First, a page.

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Gadhafi Keeps Bombing Own People; Senators Counsel Go-Slow Approach

I haven’t been totally keeping up with events in Libya, but apparently Moammar Gadhafi has found some loyalists carry out his murderous schemes:

With escalating hostilities bringing Libya closer to civil war, Col. Muammar el-Qaddafi’s forces struck back at his opponents on three fronts, with special forces, regular army troops and, rebels said, fighter jets.

But the rebels dismissed the attacks Monday as ineffectual, and Colonel Qaddafi faced a growing international campaign to force him from power, as the Obama administration announced it had seized $30 billion in Libyan assets and the European Union adopted an arms embargo and other sanctions.

As the Pentagon began repositioning Navy warships to support a possible humanitarian or military intervention, Secretary of State Hillary Rodham Clinton bluntly told the Libyan leader to surrender power “now, without further violence or delay.”

The attacks by the colonel’s troops on an oil refinery in central Libya and on cities on either side of the country unsettled rebel leaders — who have maintained that they are close to liberating the country — and showed that despite defections by the military, the government may still possess powerful assets, including fighter pilots willing to bomb Libyan cities.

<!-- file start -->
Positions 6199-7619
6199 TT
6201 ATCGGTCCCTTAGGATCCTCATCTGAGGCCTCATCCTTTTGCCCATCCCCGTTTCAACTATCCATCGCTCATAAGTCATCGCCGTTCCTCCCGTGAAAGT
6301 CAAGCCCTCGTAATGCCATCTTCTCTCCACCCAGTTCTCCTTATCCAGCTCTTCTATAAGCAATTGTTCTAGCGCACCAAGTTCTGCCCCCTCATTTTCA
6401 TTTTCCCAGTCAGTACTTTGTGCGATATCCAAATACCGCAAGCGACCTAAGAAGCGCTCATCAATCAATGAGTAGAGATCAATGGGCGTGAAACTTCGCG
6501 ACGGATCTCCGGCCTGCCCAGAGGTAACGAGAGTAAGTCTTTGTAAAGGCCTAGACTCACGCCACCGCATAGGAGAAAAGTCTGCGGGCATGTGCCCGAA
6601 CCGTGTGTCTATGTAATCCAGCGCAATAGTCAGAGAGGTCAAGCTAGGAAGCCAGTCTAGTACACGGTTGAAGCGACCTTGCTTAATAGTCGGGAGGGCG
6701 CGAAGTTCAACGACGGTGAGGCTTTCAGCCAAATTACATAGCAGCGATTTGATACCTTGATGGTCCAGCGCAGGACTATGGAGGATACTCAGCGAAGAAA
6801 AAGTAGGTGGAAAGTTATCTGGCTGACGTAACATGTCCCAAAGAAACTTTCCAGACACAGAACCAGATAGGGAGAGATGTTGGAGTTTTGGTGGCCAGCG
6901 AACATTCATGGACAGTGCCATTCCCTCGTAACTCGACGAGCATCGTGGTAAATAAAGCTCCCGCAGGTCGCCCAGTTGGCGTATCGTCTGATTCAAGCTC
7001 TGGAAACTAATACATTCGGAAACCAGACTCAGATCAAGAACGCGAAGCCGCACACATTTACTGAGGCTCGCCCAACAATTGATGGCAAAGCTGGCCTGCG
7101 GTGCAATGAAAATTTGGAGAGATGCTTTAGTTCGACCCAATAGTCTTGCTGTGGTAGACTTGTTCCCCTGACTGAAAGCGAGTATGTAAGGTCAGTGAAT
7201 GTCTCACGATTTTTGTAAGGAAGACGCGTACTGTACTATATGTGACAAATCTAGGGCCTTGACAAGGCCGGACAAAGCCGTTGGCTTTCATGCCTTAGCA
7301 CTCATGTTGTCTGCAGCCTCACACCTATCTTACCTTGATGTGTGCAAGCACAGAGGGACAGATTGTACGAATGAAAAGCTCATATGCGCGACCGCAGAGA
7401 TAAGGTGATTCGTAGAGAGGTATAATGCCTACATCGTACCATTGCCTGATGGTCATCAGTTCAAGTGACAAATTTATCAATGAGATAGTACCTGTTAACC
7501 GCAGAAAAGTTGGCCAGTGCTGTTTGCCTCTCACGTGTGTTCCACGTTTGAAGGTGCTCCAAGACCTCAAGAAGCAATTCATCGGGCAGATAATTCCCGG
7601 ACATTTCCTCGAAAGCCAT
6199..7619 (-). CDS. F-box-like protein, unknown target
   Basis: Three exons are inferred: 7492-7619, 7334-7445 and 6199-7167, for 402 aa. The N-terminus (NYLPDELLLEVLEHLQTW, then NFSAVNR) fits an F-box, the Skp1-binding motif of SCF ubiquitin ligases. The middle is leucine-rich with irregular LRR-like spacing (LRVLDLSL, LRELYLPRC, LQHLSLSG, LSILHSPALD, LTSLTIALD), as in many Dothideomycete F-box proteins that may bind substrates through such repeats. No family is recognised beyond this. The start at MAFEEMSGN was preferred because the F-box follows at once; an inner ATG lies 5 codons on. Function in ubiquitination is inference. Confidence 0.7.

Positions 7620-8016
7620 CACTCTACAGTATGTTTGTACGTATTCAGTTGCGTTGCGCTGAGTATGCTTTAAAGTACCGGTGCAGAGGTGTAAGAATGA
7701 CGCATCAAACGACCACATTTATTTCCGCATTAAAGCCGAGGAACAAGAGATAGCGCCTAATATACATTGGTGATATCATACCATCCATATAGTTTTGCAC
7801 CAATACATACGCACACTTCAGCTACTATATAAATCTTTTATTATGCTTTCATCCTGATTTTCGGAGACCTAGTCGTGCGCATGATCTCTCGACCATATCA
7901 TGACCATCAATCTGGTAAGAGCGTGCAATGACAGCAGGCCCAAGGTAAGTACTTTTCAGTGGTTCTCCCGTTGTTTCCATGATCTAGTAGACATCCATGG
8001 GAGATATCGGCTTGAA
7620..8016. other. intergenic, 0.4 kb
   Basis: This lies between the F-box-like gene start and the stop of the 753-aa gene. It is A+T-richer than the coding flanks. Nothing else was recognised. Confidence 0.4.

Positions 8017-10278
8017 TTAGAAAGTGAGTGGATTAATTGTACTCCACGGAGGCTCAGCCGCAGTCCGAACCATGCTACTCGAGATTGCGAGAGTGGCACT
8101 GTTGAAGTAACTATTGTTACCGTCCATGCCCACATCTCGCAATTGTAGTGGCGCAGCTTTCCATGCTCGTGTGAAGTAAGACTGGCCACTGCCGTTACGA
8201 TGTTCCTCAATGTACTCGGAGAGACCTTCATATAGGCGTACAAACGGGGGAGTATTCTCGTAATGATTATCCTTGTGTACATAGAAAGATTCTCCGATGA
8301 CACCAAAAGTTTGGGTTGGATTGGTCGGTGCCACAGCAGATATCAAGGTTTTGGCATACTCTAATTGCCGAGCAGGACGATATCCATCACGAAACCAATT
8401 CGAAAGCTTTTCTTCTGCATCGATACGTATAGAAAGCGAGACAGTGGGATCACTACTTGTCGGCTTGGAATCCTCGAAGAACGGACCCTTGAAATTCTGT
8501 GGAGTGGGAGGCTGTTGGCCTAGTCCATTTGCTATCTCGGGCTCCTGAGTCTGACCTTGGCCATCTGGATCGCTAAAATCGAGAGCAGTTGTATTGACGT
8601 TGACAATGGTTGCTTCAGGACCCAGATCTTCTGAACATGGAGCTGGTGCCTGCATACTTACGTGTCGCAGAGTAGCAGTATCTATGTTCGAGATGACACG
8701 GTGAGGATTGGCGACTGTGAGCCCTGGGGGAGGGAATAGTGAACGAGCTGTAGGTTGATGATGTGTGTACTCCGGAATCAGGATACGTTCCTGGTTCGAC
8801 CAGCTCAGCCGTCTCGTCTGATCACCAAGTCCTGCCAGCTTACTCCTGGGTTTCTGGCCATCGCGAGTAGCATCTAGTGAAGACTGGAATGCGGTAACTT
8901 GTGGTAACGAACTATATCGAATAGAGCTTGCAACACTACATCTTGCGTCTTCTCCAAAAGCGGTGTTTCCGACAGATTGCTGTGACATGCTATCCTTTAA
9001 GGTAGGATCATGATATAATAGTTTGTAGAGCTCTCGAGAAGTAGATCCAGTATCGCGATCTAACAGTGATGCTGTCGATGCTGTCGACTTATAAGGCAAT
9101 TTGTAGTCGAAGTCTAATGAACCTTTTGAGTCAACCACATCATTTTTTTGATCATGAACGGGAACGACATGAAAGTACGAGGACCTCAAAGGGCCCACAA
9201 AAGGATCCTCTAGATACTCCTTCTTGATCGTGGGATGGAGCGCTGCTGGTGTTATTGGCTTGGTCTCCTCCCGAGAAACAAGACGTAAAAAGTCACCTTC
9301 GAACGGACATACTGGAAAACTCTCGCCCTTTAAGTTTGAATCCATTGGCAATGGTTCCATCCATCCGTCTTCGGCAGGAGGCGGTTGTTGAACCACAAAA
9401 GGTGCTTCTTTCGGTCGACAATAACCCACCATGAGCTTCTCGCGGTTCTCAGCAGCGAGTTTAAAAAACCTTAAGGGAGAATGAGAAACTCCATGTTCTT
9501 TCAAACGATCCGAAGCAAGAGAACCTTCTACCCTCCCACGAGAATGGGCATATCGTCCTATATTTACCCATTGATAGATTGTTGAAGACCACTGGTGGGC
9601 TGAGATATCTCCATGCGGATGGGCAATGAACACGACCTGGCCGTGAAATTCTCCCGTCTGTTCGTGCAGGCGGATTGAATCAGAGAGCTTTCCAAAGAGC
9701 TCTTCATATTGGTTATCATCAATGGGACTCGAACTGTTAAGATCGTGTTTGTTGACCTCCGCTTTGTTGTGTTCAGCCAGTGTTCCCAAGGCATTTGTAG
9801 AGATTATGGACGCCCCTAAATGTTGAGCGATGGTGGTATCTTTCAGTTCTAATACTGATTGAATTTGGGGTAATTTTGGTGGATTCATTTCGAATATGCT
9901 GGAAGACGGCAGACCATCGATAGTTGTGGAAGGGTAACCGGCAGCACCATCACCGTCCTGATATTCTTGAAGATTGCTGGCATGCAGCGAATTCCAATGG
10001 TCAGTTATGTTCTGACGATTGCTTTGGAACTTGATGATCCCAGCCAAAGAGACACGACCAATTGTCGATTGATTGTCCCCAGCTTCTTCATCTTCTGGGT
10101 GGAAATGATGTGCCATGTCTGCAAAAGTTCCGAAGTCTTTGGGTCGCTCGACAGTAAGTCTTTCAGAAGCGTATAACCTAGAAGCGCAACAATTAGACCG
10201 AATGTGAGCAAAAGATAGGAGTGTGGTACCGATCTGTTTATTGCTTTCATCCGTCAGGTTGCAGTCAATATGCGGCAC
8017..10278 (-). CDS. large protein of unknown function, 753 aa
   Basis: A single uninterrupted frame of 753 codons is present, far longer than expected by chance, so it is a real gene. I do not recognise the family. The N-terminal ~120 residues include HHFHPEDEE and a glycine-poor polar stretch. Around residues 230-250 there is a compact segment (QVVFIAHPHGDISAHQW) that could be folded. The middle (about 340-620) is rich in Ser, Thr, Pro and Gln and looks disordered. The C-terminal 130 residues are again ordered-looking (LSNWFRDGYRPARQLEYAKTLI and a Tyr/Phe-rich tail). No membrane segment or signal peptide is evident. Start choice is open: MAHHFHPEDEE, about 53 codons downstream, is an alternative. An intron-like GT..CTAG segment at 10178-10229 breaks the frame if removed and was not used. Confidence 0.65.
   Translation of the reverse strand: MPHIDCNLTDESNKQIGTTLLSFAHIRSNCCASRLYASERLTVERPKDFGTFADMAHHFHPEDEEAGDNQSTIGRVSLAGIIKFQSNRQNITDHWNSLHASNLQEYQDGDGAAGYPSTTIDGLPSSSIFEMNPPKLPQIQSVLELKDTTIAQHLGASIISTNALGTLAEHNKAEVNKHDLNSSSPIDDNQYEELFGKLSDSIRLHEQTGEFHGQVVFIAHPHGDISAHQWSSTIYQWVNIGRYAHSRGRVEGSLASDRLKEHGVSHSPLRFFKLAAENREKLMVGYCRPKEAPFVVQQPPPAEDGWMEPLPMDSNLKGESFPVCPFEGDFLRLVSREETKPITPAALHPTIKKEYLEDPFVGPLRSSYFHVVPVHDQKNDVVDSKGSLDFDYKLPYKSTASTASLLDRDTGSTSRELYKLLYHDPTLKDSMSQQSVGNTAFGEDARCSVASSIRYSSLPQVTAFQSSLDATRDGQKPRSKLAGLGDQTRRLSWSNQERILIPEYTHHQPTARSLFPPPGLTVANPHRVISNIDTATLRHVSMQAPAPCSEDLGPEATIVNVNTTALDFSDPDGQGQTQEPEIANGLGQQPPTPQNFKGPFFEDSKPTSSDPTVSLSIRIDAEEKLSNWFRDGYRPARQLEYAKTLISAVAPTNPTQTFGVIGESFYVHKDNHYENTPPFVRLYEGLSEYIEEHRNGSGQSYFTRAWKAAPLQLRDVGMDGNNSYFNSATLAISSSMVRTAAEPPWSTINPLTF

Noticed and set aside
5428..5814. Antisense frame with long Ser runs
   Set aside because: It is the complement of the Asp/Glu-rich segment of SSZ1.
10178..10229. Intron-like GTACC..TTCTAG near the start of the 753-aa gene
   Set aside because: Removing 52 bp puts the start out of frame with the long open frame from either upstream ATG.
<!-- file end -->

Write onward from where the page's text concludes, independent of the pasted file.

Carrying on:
Gadhafi sat down with ABC News and pulled a Charlie Sheen, claiming that “the people love me” and would die to protect him.

While Gadhafi continues to try to murder his own people, US and British forces moved closer to a showdown, including a potential military component. The contingency plans are in place for a no-fly zone at the very least, while Pentagon ships are in the area. But there is at least some opposition to the idea of an extended military commitment, and from some unlikely sources:

“Dependent upon the method of delivery and what we decide to do we could decide to have a war in Libya to join the war in Afghanistan and Iraq,” Sen. Dick Lugar (R-IN) told reporters, saying he opposed arming the Libyan resistance or imposing a no-fly zone. “You know, people need to be very thoughtful about entering wars without a declaration and without much more congressional scrutiny of what’s involved.”

Lindsey Graham (R-SC) told reporters that a no-fly zone as part of a multinational effort could be effective, but warned that talk of arms shipments was very premature.

“I’m not sure who’s who yet,” he said of the nascent movement to overthrow Muammar Qadaffi. “Anything we can do to expedite his departure and get him off the world stage would be good, but you have to think these things through. One thing I’ve learned from Iraq and Afghanistan, you have to think these things through.”

Graham and Lugar have their own reasons and I don’t think they line up with my own. But anytime someone in Washington puts the brakes on empire, it’s worth noting.

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David Dayen

David Dayen